“The life sciences industry is thriving,” says CGS3 attorney Dawn Saunders. Like the industrial sector, life science has been a beneficiary of the pandemic. With the search for a vaccine and more focus on health and wellness, life science companies are expanding with significant capital investment from venture capital. As a result, the investment capital is surging into the life science market.
“There is a lot of VC money being invested in life sciences so these companies are well capitalized. This sector has traditionally weathered economic challenges well. The tech crash in the early 2000’s and the Great Recession are examples,” Saunders, a partner at law firm Crosbie Gliner Schiffman Southard & Swanson LLP, tells GlobeSt.com. “Life science companies also tend to invest heavily in their premises and stay for a long term, and rents are higher than other product types. Basically, these are stable assets with high rental streams, low turnover and high returns make life sciences a really attractive investment opportunity.”
While the life science market is healthy, other asset classes are in distress. Investment capital is fleeing to safer asset classes. “Look at reports from other sectors: retail is in trouble and office is struggling—especially in the wake of COVID and talk of increased telecommuting and a new paradigm for office space, the future of the office sector is uncertain,” says Saunders. “Industrial investment has been popular over the last several years and arguably may be reaching a leveling off point, although some would argue with me on that. Life sciences is a shining light in the real estate industry right now, so naturally owners and investors are looking to life sciences as a potential opportunity.”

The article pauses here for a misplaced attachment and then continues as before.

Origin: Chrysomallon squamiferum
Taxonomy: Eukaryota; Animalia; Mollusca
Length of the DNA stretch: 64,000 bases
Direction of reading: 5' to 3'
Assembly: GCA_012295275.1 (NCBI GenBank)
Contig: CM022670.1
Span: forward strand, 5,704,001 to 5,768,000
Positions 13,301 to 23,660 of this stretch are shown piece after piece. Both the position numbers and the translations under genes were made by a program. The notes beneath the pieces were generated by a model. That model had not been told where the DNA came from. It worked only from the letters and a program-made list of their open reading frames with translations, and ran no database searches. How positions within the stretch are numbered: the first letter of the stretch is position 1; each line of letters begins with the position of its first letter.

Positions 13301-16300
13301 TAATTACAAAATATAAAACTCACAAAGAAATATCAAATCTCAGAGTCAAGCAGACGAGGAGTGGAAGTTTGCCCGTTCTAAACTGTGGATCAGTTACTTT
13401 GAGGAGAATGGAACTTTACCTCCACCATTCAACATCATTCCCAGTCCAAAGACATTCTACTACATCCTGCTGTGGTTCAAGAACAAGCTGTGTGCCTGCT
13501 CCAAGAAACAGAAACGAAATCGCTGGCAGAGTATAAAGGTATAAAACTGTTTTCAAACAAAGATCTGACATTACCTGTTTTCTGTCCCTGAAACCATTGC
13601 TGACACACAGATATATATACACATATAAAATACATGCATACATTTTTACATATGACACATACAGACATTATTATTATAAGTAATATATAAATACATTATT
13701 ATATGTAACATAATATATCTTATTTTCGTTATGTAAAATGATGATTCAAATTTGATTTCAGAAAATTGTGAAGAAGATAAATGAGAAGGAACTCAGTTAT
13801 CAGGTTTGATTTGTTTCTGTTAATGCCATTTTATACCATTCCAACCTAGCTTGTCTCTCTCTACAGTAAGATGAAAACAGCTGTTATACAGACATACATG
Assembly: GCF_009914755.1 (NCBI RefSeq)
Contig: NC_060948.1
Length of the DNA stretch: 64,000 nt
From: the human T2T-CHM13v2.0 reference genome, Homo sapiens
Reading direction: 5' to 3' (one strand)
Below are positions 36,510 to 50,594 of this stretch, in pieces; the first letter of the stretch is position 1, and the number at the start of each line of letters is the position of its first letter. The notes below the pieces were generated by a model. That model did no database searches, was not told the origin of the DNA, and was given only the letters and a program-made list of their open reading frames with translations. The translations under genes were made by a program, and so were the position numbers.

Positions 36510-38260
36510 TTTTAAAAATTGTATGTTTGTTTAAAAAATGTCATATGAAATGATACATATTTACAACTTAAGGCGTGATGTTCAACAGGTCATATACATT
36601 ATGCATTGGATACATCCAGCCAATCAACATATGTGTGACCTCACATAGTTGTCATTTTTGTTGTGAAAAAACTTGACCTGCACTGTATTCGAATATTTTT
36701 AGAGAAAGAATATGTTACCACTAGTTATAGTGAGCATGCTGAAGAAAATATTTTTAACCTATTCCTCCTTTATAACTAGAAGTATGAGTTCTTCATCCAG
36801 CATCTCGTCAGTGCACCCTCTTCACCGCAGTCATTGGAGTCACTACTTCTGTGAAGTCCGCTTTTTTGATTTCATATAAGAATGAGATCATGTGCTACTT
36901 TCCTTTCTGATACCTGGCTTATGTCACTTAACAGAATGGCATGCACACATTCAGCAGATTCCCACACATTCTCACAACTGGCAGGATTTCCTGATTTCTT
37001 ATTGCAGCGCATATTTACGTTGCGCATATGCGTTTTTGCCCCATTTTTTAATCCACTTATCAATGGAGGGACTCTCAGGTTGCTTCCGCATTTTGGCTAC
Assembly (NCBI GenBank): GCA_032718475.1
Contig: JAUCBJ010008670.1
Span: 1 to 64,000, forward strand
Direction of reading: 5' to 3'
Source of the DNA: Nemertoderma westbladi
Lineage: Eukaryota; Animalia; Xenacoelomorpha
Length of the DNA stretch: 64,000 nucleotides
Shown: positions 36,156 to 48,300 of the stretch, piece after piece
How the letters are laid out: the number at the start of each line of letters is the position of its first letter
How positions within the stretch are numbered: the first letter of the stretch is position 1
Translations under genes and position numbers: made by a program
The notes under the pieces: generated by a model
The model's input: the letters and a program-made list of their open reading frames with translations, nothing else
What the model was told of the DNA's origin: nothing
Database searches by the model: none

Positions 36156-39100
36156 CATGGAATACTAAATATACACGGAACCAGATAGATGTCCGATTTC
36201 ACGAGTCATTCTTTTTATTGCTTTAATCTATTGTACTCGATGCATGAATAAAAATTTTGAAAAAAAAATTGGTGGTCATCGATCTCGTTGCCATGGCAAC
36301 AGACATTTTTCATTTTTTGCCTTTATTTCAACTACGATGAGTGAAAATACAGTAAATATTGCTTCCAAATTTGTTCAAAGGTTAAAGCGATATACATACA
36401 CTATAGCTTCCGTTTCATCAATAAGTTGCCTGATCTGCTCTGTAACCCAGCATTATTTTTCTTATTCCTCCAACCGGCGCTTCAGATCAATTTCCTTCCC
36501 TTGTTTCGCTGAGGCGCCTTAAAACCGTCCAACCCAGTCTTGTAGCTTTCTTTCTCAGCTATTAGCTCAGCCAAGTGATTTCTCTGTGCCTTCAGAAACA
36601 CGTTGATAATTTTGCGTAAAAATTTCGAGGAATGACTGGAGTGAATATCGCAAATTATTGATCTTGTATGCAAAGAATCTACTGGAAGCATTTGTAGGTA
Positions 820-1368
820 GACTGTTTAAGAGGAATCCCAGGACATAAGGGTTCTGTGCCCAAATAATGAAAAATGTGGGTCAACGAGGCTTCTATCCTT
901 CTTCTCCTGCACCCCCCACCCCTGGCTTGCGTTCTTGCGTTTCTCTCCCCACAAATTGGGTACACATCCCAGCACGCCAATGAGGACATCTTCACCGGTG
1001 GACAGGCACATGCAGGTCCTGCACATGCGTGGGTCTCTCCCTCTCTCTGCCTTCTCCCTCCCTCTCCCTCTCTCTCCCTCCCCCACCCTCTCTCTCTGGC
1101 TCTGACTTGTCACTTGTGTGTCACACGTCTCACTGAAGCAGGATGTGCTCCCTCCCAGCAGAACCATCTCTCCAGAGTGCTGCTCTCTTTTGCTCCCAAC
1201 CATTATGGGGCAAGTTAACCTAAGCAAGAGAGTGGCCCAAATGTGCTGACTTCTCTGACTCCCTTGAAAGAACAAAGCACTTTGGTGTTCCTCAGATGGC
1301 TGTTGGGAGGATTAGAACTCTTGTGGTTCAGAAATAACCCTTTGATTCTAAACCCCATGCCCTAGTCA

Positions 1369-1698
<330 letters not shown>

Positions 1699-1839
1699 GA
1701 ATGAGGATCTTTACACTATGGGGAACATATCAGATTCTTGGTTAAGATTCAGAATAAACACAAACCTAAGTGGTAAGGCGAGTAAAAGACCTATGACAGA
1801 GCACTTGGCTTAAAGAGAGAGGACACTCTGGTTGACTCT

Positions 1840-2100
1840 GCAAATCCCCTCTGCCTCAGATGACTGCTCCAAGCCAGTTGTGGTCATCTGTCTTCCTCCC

Life science rents have not been hampered by the pandemic. Overall, rents are continuing to increase. “It’s a function of basic supply and demand, and supply has not kept up with demand in many areas so rental rates keep chasing the supply,” says Saunders. “Rents are continuing to increase, with sustained growth in most areas. That growth has been consistent over time, which makes it attractive for investment.”
Strong rents equal strong asset values and positive forecasts for future appreciation. “Asset values are proportionate to rents, so those are continuing to increase, and that is helped along by the number of investors who want to enter this sector,” says Saunders. “Lab space is in limited supply and when a building comes to market, we are seeing bidding wars and prices increasing markedly as a result. It’s a seller’s market, but the number of deals on the market is limited so capital is being deployed for development or redevelopment opportunities.”